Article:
three and five, to a finding of disability. A negative answer to any question, other
than step three, leads to a determination of ‘not disabled.’” Id. at 1030 (citing 20
C.F.R. § 416.920(a)-(f)). “Once a finding is made that a claimant cannot return to
prior work the burden shifts to the Secretary to show other work the claimant can
do.” Foote v. Chater, 67 F.3d 1553, 1559 (11th Cir. 1995) (citation omitted).
IV. The ALJ’s Decision
The court turns now to the ALJ’s decision to ascertain whether Fuller is
correct that the ALJ committed reversible error. In that regard, the court notes
that, performing the five step analysis, initially, the ALJ determined that Fuller had
not engaged in substantial gainful activity since her alleged onset date, and
therefore met Step One. (R. 14). Next, the ALJ acknowledged that Fuller’s severe
impairments of “degenerative disk disease of the lumbar spine, status post recent
left foot stress fracture, and anxiety” met Step Two. Id. The ALJ then proceeded
to the next step and found that Fuller did not satisfy Step Three since she “does
not have an impairment or combination of impairments that meets or medically
equals one of the listed impairments.” (R. 19). Although the ALJ answered Step
Three in the negative, consistent with the law, see McDaniel, 800 F.2d at 1030, the
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ALJ proceeded to Step Four, where he determined that Fuller
has the residual functional capacity [“RFC”] to perform sedentary
work [ ]. [Fuller] can occasionally lift 10 pounds with her right hand
and lift 5 to 10 pounds with her left hand, and 20 pounds with both
hands. [Fuller] can sit for 1 hour at a time for a total of 6 hours during
an 8 hour workday, and stand for 5 minutes at a time and walk for 1
to 2 blocks at a time for a total standing and walking for 2 hours
during an 8 hour workday. [Fuller] has moderate limitations in her
ability to maintain attention and concentration for extended periods,
sustain an ordinary routine without special supervision, work in
coordination with or proximity to others without being distracted by
them, complete a normal workday and workweek without
interruptions and perform at a consistent pace without an
unreasonable number and length of rest periods, interact appropriately
with the general public, accept instruction and respond appropriately
to criticism from supervisors, get along with coworkers or peers
without distracting them or exhibiting behavioral extremes, and
respond appropriately to changes in the work setting.
(R. 19). In determining Fuller’s RFC, the ALJ assigned
little weight to [Dr. Roddy’s October 27, 2009, opinion] as this
assessment is not signed and is totally inconsistent with Dr. Roddy’s
own treatment records. Some weight has been given to Dr. Roddy’s
[October 2, 2009] opinion where he found that [Fuller] had no more
than moderate mental limitations. This opinion is consistent with Dr.
Roddy’s own treatment notes as well as the medical evidence of
(R. 22). In light of Fuller’s RFC, the ALJ held that Fuller was “unable to perform
any past relevant work.” (R. 22). The ALJ then moved on to Step Five where he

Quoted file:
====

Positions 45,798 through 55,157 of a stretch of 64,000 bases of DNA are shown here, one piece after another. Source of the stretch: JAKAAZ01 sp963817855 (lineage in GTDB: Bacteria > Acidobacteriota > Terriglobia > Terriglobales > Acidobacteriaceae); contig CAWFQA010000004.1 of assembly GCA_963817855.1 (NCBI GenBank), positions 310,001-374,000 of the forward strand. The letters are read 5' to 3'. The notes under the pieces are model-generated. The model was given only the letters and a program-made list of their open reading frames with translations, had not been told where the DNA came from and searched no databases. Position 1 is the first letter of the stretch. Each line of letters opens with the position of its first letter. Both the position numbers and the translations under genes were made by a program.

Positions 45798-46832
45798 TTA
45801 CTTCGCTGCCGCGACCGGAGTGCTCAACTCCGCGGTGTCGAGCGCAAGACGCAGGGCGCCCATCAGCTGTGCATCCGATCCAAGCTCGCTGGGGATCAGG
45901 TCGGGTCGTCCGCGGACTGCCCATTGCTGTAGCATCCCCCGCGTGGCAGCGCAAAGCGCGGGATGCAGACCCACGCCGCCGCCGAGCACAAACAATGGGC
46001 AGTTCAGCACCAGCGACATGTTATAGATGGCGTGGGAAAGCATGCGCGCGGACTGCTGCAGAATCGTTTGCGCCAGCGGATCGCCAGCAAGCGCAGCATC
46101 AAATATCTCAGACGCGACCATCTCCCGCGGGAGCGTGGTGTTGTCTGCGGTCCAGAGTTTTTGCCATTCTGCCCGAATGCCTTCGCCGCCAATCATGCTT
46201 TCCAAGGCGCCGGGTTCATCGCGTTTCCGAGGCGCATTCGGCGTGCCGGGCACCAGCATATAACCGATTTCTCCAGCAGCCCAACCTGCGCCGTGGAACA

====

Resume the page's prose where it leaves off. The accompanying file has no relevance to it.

considered Fuller’s age, education, work experience, and RFC, and determined
that there are “jobs that exist in significant numbers in the national economy that
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[Fuller] can perform.” (R. 23). As a result, the ALJ answered Step Five in the
negative, and determined that Fuller is not disabled. (R. 24); see also McDaniel,
800 F.2d at 1030. It is this finding that Fuller challenges in this action.
Fuller contends that the ALJ committed reversible error because he (1)
erroneously discredited the medical source statement of treating physician, Dr.
William Roddy (“Dr. Roddy”) and (2) failed to address the vocational expert’s
hypothetical regarding Fuller’s inability to maintain substantial gainful
employment due to her assessed GAF1 score of 50. Doc. 10 at 7. As discussed
fully below, the court disagrees.
The ALJ considered properly Dr. Roddy’s opinions.
Fuller contends that the ALJ erred when he “discredit[ed] the second
medical source statement of Dr. Roddy, in part, because it fails to contain a
signature” and because it is “totally inconsistent with Dr. Roddy’s own treatment
records.”2 Doc. 10 at 7. In addressing Fuller’s contention, the court notes that the
regulations require the Commissioner to give “more weight to opinions from [a
The American Psychiatric Association, Diagnostic and Statistical Manual of Mental
Disorders 34 (4th ed. 2000), presents the Global Assessment of Functioning (“GAF”) Scales,
which is widely used to score the severity of psychiatric illnesses.
Fuller failed to cite any evidence to support her contention.
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claimant’s] treating sources,” to the extent the opinions are supported by “relevant
evidence” and consistent “with the record as a whole.” 20 C.F.R. § 4041527(d)(2), (3), and (4). Unfortunately for Fuller, Dr. Roddy’s opinion is neither
supported by relevant evidence nor consistent with the record as a whole.
Therefore, Fuller’s assertion of error are unavailing.
A review of Dr. Roddy’s treatment notes reveals that he treated Fuller from